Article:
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VPR Poll: Leahy Leads In Senate Race; Milne Fails To Grow Support

Photo illustration by Emily Alfin Johnson; Photo by Taylor Dobbs, Patti Daniels / VPR
Sen. Patrick Leahy has a significant advantage in the upcoming election.

About 60 percent of Vermonters polled say they'd vote for Democratic incumbent Sen. Patrick Leahy, who has held the office since 1975. His challenger, Republican Scott Milne,has held steady in recent months with about 22 percent of polled voters.

Leahy has been a U.S. senator since 1975, when he was 34 years old, and says he doesn't plan on slowing down any time soon.

His base has remained steady since a VPR poll in July, when 62 percent of Vermonters polled said they would vote for Leahy. In VPR's most recent poll, conducted from Sept.29 to Oct. 14, an equally high 59 percent of those polled chose the seven-term incumbent.

Top takeaways from the VPR Poll

Jean Dedam, 69, of Peacham, says she'll be supporting Leahy. She describes the senator as thoughtful and deliberate with his actions.

"And with his seniority he has some power," says Dedam. "And he has the history, he knows from history what has worked and what hasn't worked. And he is a Democrat, but I think he is willing to work with Republicans where that's possible."

Valuing candidates who listen

Dedam says one national issue she's concerned about is the effort to take away funding from programs such as Social Security and Medicare. She says she doesn't want to see those programs "impacted negatively by blaming them for them budget deficit, and then 'super-funding' defense, for example."

Credit Emily Alfin Johnson

Dedam says Leahy acts based on ethics and morals, and he is also willing to listen.

That sentiment was important on both sides of the ticket.

"Milne has that mentality, where he is very proactive in his community; he's very proactive in Vermont, in general; and he listens. He listens really well," says Nick Manosh, 51, of Morrisville.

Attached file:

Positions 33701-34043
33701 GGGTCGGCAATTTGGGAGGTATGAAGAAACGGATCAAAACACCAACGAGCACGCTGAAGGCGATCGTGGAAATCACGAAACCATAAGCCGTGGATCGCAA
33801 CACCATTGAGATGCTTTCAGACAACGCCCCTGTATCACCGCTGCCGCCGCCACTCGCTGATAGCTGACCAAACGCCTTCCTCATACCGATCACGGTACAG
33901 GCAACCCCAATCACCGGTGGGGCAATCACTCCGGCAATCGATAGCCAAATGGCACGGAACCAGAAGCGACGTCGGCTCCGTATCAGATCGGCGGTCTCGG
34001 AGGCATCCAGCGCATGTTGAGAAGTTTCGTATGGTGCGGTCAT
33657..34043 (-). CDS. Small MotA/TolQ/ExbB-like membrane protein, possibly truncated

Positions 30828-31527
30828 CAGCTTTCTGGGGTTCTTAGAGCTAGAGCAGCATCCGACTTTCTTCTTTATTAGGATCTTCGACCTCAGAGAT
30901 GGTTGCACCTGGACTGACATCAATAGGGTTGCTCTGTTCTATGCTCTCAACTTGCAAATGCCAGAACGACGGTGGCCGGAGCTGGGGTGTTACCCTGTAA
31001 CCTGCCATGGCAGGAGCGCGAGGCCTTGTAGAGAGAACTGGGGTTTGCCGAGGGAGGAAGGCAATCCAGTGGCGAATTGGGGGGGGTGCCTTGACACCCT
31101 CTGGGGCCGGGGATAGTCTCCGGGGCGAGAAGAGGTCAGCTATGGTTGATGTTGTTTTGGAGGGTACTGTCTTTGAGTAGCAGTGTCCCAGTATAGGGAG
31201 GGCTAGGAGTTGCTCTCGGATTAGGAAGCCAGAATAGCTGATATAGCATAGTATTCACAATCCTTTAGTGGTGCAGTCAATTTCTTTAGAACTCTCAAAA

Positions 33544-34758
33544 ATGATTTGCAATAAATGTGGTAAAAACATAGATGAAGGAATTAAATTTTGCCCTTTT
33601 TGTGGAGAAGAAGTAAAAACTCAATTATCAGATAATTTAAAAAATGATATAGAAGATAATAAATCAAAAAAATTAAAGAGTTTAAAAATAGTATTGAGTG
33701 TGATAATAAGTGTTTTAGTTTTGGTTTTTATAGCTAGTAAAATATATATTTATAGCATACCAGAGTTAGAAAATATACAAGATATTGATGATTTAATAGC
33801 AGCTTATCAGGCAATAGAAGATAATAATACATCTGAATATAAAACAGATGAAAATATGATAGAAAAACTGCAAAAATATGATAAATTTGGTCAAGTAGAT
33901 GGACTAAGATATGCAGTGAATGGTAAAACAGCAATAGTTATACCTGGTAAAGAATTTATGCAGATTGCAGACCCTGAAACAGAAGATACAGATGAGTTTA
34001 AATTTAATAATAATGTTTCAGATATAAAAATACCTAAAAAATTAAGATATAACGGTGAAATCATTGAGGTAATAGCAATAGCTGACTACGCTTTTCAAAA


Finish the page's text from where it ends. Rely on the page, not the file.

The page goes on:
"I'm not saying that Mr. Leahy doesn't — I'm just saying that change is good," he says.

Manosh says he supports term limits for political positions, and he thinks it's time to bring a fresh voice into the office. He says he often votes Republican, but he evaluates each candidate based on the issues, not simply by political party. 

Manosh, who knows Milne personally, says "he has some great ideas, he's a business owner, and he's very capable of being a senator."


Of those polled who identify as Republican or Republican leaning, 58 percent say they would vote for Milne. But some are still undecided.

Owen Mayhew, 26, of Barnard, says he likes the idea of someone coming in and shaking up the Senate seat that Leahy has held for so long. But he's not convinced that Scott Milne is the one to do it.

"I've noticed Milne's website is very sparse on specifics," says Mayhew. "And I kind of like the idea of an underdog, and I don't feel very good about career politicians, but I'm not ready to vote for somebody who has like three lines on website explaining his position."

Explore the full results of the VPR Poll

Mayhew says he voted for Libertarian candidates in the last two presidential elections. He says one of his big considerations in voting in any race is whether the candidate has proposed a clear plan to how he or she will pay for his or her proposed plans.

One thing that Nick Manosh says he appreciates about the Senate race is that both sides have stayed generally positive. 

In the current political climate, that's saying something.

The VPR Poll was made possible in part by the VPR Journalism Fund.

Kathleen Masterson as VPR's New England News Collaborative reporter. She covered energy, environment, infrastructure and labor issues for VPR and the collaborative. Kathleen came to Vermont having worked as a producer for NPR’s science desk and as a beat reporter covering agriculture and the environment.
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